From these results we can try to predict the smallest absolute thickness that we can still measure using this method, again assuming a refractive index of 1.9. From Fig. 2(b), we estimate that two peaks separated by about 0.65 ps may still be identified as two separable peaks. This means that paints having a thickness of 50 μm, can still be measured in our method. Smaller thicknesses can also be measured, but this would require more elaborate signal processing to deconvolute the contributions of the closely spaced layers. Note that from the point of view of an art historian, it is not so much the knowledge of the absolute thickness of the paint layers that matters, but knowledge of the presence of the paint layer and the relative thickness of the paint layers, so that underpaintings may be visualized. Compared to the absolute thickness, variations in the thickness of a hidden paint layer can easily be determined, because they give rise to changes in the time-separation between the two peaks which are easily measurable. We estimate that changes in the time separation of 0.15 ps can still be measured which, again assuming a paint with a refractive index of 1.9, corresponds to changes in the paint thickness of about 12 μm. We note that typical paint layer thicknesses in historical paintings differ substantially. 16th century paintings were made with very thin paint layers (10–20 micron), providing barely enough opacity to hide lower paint layers. In the course of time, paint layer thickness increases, notably in the 17th and then the 19th century when Impressionists started to use thick, impasto paints in the millimeter thickness scale. As shown above, using THz imaging, the absolute thickness of a paint layer can only be determined when the paint and its THz refractive index are known.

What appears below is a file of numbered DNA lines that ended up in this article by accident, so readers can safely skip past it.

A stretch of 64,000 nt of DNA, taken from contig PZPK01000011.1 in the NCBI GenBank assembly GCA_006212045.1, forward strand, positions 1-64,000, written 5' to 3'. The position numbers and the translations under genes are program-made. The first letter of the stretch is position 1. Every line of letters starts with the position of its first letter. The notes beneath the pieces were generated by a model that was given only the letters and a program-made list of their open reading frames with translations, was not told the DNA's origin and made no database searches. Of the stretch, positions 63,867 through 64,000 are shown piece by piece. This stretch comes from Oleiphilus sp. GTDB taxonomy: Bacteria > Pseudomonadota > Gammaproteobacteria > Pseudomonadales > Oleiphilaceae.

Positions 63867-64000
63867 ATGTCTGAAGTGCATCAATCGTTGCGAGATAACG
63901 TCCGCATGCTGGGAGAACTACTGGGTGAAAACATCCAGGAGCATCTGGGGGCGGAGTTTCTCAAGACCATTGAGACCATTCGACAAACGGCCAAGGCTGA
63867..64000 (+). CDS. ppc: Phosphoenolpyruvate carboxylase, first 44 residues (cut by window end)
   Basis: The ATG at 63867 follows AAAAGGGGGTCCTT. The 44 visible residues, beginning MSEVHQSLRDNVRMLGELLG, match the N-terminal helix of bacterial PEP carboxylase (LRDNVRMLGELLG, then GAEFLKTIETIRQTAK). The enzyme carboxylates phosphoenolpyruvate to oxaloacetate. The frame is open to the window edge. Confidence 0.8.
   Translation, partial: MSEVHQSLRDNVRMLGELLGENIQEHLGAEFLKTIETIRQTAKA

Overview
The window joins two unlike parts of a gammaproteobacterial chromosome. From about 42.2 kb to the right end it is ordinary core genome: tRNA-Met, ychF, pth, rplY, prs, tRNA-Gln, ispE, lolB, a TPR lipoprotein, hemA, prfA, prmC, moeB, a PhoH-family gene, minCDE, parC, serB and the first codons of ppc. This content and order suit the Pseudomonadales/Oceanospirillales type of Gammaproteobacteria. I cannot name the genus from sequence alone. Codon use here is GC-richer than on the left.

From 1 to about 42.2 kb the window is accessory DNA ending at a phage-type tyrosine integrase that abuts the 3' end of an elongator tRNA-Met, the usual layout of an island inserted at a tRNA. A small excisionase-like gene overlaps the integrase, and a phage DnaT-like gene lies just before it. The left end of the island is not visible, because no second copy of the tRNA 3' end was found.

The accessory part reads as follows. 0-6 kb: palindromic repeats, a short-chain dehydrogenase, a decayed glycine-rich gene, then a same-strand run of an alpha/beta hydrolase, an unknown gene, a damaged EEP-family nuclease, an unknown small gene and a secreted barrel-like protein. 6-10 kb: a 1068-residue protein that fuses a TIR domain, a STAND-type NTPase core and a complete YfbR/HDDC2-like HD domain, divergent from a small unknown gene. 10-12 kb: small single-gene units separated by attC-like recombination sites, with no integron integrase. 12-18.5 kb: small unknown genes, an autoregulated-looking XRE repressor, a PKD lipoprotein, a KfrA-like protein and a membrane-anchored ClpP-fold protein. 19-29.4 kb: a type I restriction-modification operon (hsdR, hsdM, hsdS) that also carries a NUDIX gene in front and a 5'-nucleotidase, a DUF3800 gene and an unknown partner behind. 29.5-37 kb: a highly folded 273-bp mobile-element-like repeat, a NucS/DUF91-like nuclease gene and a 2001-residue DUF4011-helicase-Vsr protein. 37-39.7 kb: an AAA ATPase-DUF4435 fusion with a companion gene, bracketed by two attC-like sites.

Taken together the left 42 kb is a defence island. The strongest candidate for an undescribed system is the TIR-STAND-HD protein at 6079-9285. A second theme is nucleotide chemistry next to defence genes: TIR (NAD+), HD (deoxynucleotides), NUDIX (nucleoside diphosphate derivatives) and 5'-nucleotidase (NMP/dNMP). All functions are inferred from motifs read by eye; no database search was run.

In Fig. 4, we plot the THz electric field as a function of time, along two lines indicated in Fig. 4(a). The sign and strength of the field is indicated by the color, as shown by the scale. This type of plot immediately allows us to observe the arrival times of the reflected THz pulses along a line. The resulting curved wave fronts (in 1D) provide a quick view of the curvature and thickness of the canvas and paint layers along the indicated lines, information which is difficult to obtain using other non-contact imaging techniques. In Fig. 4(b), where we plot the field along a line where two patches of raw umber are present, two separate lines are visible, indicated by the vertical arrows. The lines correspond to two fairly closely spaced positive electric field peaks, very similar to the second and third peaks shown in Fig. 2(a): The left line corresponds to the reflection at the canvas/ground layer-raw umber interface, the right from the interface between the raw umber and the lead white paint. When we follow these down along the lines they are interrupted only roughly halfway at the location between the two patches, where they temporarily seem to merge into a single broader line in between the two patches. In contrast, when we plot the field along a line where there’s no raw umber (Fig. 4(c)), a single, fairly broad positive peak electric field is observed everywhere along the line, again similarly to the results shown in Fig. 2(b). An interesting feature of these results is that the position-dependent arrival time of the pulses reflected off all the interfaces, can be used to map the topography and curvature of the canvas and the paint layers. Incidentally, the differences between the lines shown in Fig.’s 4(b) and 4(c), shows that the raw umber patches have an effect on the curvature of the canvas.